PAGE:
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Screening is looking for cancer before a person has any symptoms. This can help find cancer at an early stage. When abnormal tissue or cancer is found early, it may be easier to treat. By the time symptoms appear, cancer may have begun to spread.
Scientists are trying to better understand which people are more likely to get certain types of cancer. They also study the things we do and the things around us to see if they cause cancer. This information helps doctors recommend who should be screened for cancer, which screening tests should be used, and how often the tests should be done.
It is important to remember that your doctor does not necessarily think you have cancer if he or she suggests a screening test. Screening tests are given when you have no cancer symptoms.
If a screening test result is abnormal, you may need to have more tests done to find out if you have cancer. These are called diagnostic tests.
Liver cancer is a disease in which malignant (cancer) cells form in the tissues of the liver.
The liver is one of the largest organs in the body. It has four lobes and fills the upper right side of the abdomen inside the rib cage. The liver has many important functions, including:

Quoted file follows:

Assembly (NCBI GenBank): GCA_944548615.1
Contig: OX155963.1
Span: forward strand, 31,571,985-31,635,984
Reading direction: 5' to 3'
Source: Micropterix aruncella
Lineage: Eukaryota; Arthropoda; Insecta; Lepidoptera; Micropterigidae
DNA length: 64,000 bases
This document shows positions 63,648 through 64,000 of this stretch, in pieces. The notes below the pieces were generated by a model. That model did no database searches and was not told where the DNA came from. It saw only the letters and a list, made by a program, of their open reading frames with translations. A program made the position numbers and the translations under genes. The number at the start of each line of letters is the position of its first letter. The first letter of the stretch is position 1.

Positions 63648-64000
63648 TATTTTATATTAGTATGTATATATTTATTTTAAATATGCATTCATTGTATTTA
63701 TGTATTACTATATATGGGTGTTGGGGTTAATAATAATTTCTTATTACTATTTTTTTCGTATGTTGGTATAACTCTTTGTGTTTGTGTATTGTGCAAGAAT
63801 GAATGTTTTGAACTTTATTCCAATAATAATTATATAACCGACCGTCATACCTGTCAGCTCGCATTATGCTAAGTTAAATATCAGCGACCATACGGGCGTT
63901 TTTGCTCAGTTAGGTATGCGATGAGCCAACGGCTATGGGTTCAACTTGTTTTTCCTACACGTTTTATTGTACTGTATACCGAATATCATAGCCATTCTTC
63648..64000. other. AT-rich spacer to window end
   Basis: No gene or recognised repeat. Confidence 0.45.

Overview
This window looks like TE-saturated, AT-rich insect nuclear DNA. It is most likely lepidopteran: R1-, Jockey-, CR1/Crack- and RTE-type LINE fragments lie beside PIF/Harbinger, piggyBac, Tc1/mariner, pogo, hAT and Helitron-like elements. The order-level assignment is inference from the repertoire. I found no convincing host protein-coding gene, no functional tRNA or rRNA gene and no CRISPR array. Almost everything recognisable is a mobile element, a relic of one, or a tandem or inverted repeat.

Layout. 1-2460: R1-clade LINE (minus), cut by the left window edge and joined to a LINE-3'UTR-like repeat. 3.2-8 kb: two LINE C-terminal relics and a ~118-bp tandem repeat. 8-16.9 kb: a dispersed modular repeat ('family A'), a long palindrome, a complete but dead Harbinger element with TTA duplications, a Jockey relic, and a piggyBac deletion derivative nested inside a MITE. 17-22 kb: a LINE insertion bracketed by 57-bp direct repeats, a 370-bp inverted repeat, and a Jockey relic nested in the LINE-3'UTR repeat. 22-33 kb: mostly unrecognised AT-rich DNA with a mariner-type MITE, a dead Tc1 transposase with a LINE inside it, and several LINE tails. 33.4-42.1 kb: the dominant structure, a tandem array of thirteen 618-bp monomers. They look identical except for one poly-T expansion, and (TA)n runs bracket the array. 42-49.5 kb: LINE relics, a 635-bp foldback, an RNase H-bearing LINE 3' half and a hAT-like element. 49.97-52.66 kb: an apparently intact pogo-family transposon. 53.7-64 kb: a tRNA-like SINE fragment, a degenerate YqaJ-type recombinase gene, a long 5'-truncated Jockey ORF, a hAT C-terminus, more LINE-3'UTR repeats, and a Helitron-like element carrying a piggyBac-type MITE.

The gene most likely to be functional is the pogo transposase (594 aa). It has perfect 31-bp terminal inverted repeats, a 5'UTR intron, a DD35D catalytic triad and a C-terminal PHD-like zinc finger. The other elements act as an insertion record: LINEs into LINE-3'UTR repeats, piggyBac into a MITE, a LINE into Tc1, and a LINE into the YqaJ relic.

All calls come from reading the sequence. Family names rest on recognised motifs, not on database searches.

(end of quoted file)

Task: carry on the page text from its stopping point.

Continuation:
See the following PDQ summaries for more information about liver (hepatocellular) cancer:
Liver cancer is less common in the United States than in other parts of the world.
Liver cancer is uncommon in the United States, but is the fourth most common cancer in the world. In the United States, men, especially Chinese American men, have a greater risk of developing liver cancer.
Having hepatitis or cirrhosis can increase the risk of developing liver cancer.
Anything that increases the chance of getting a disease is called a risk factor. Having a risk factor does not mean that you will get cancer; not having risk factors doesn't mean that you will not get cancer. People who think they may be at risk should discuss this with their doctor. Risk factors for liver cancer include:
Tests are used to screen for different types of cancer.
Some screening tests are used because they have been shown to be helpful both in finding cancers early and in decreasing the chance of dying from these cancers. Other tests are used because they have been shown to find cancer in some people; however, it has not been proven in clinical trials that use of these tests will decrease the risk of dying from cancer.
Scientists study screening tests to find those with the fewest risks and most benefits. Cancer screening trials also are meant to show whether early detection (finding cancer before it causes symptoms) decreases a person's chance of dying from the disease. For some types of cancer, the chance of recovery is better if the disease is found and treated at an early stage.